Hadley Westwood's bespoke beanies grace the heads of expeditioners in the Antarctic, have travelled to the Arctic Circle, and one has been gifted Sir David Attenborough.
For three years, the fibre artist from Waitui, on the Mid North Coast of NSW, has been designing and creating the beanies for the team at Mawson Research Station in the Antarctic.
The tradition started when her next door neighbour's son, David, was working at Mawson Station and visited home with around 300 photos taken while he was on expedition.
The images sparked inspiration.
With a Diploma of Art in Tapestry obtained "a long, long time ago", Hadley has a huge stash of wools from iconic tapestries made by Australian Tapestry in Victoria, one of which graces the foyer of the Sydney Opera House.
"Because I had these tapestry wools I thought 'what am I going to do with them? I have to do something special with them'," Hadley said.
With the famous image of Mawson in his hand-knitted balaclava in mind, Hadley found her project.
"I thought perhaps I can knit hats for the winterers - because there were only 15 of them at the time - depicting these scenes from Mawson's Station in David's photographs. I don't know what was going through my head actually!" Hadley laughs.
David was one of the 15 winterers and he got a special hat of Hadley's favourite image.
"One of the pictures was of a seal that had popped up from a hole in the ice and he had a starfish stuck on the front of him, like a Tiffany's brooch! It looked amazing."
The beanies take three weeks of full time work, 7am to 10pm each day. Hadley plots the image on graph paper, with each unit representing four stitches (she doesn't own a computer so doesn't use programs that can create knitting graphs for her).
It took Hadley 12 months to create the 15 beanies. David then organised for the beanies to go via boat to the winterers mid-season.
Hadley presented the finished beanies to Dr Nick Gale, director of the Australian Antarctic Division (AAD), in Hobart. Dr Gale retired shortly after and Hadley decided she would knit him a beanie as a retirement present, with the main image depicting a whale's tail, as Dr Gale is apparently a "whale man".
"He sent me a photograph of himself on some kind of whale watching tour with his wife and various other scientists, up in the far reaches of the Arctic Circle in Alaska.
"There's this gorgeous photo of him wearing my hat with the whale tail on it, and I did put a couple of icebergs on the back of his hat. And I just adored that. I thought 'I've got hats in the Antarctic, and hats in the Arctic circle!'"
While visiting the AAD to deliver the hats, Hadley was given a tour of the krill breeding and research facility, and she became fascinated with the small crustaceans. To thank the man who gave who the tour, she knitted him a krill hat, and kept knitting krill hats until she had made seven.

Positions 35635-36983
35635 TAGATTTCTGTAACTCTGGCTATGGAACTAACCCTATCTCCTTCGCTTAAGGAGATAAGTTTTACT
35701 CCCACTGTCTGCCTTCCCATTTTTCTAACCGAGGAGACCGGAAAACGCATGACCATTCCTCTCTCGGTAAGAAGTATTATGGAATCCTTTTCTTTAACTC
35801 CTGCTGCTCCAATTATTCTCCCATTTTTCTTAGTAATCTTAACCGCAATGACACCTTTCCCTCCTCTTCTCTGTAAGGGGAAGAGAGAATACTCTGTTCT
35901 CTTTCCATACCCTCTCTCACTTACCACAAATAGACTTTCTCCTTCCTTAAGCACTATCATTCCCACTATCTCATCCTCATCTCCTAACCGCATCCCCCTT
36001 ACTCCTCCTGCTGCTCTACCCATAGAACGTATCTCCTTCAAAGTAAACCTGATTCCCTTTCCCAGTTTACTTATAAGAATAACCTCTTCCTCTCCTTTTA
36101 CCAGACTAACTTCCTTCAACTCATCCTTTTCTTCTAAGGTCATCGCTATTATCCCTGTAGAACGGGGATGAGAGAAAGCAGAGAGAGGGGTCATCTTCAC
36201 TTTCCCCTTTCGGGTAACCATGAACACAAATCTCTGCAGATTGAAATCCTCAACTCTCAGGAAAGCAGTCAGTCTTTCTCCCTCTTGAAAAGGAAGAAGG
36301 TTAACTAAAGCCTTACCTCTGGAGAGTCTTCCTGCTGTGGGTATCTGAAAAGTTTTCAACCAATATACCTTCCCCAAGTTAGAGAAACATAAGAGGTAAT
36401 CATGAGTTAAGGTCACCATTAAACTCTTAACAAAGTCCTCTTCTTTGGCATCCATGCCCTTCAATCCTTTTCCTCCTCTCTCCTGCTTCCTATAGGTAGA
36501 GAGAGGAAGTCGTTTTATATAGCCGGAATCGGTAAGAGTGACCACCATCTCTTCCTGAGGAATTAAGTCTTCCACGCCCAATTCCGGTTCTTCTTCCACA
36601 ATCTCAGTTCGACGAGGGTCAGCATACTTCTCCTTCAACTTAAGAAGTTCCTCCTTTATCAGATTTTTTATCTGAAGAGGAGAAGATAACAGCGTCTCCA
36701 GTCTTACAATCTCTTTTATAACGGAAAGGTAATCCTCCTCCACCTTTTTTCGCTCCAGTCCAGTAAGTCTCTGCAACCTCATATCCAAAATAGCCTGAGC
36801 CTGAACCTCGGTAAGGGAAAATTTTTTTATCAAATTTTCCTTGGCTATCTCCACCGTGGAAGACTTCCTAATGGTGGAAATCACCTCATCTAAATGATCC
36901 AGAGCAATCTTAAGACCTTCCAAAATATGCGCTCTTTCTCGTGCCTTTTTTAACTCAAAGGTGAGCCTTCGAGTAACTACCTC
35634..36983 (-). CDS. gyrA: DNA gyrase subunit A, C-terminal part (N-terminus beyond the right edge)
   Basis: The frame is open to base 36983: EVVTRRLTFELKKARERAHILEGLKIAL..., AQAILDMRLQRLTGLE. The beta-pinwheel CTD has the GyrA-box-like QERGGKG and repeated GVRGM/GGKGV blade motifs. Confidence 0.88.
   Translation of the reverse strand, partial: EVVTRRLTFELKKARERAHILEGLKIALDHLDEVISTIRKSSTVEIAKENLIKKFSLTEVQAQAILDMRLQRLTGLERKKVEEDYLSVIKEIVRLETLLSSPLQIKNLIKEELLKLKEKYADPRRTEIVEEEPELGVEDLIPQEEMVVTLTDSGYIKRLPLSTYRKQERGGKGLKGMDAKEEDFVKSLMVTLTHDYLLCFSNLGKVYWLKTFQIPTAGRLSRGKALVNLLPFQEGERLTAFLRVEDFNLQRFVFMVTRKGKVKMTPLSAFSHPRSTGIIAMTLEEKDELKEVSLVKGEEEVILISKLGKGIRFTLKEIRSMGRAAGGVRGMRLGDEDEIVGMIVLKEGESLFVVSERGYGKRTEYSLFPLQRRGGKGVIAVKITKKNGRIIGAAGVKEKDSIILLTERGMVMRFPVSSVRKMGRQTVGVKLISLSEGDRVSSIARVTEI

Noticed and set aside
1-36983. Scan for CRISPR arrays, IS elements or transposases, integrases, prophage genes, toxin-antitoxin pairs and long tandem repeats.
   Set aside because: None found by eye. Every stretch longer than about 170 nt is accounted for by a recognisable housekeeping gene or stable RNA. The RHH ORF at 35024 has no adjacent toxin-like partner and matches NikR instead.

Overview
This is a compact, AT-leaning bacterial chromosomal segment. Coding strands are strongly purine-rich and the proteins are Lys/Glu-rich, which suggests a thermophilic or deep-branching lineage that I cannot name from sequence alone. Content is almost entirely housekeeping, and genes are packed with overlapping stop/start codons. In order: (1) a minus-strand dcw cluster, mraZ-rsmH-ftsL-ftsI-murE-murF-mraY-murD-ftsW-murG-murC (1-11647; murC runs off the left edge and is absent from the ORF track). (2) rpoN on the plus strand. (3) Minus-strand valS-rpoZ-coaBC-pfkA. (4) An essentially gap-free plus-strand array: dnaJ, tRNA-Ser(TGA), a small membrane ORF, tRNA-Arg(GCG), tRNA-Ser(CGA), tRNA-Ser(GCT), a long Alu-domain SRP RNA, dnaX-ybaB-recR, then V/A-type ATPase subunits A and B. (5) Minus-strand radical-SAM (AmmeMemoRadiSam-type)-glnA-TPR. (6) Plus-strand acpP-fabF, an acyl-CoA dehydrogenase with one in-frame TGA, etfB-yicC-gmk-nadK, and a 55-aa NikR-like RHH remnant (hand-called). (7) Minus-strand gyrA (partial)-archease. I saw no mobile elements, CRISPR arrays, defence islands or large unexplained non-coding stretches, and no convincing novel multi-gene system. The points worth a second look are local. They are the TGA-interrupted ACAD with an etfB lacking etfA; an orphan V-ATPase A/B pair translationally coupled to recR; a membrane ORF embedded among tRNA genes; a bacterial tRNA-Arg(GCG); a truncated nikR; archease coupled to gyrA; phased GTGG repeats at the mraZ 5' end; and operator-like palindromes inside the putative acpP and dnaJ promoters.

This year's winterers at Mawson Station will soon receive their beanies, this time featuring icebergs. And Hadley is now working on next year's, featuring a new obsession.
Once she had finished the krill beanies, Hadley went further down the food chain to phytoplankton - the microscopic single-cell organisms that krill eat.
"I've got to knit a full year of phytoplankton because the shapes and everything are unbelievable - very inspiring," Hadley says.
She was on phytoplankton beanie number three, when Dr Rob King at the AAD said he'd like to see the phytoplankton hats as they came off the "production line".
"He said 'I wonder what life would feel like with a head enveloped by phytoplankton?"
"And that made me think, who's head would I really want one of these on? If I could pick anyone in the world, who would I pop one of these on? And as soon as I had the thought the only name that came into my head was Sir David Attenborough.
Hadley got to work and sent the finished hat, with a two page letter explaining her project, to Sir David's production company.
She promptly received a handwritten reply from him thanking her for the beanie.
"When I went to the mailbox here was this airmail letter with little red and blue flags all around the edge, from England, and I knew straight away what it was," Hadley says.
"So I opened it with my very special letter opener very, very carefully, and there was this beautiful piece of paper in there. He'd hand addressed the envelope as well - it sort of looked like 95-year-old writing," she laughs.
"I get goosebumps when I think about it."
In addition to the hats for the winterers, Hadley also knits one special one each year.
"One of the ladies on staff at the AAD said 'we have an auction on the ship returning the winterers back, would you see your way through to knitting a hat for that?' I couldn't say no to that."
The first one knitted for the yearly return auction featured Rumdoodle Hut, for which the winner paid $1000.
Hadley is continuing to knit phytoplankton hats for the next crop of lucky winterers.
The Manning Valley has another close connection with the Antarctic. Narelle Campbell, who grew up in the Manning, was station leader at the Australian research stations of Mawson, Casey, Macquarie Island and Davis. Read more HERE.
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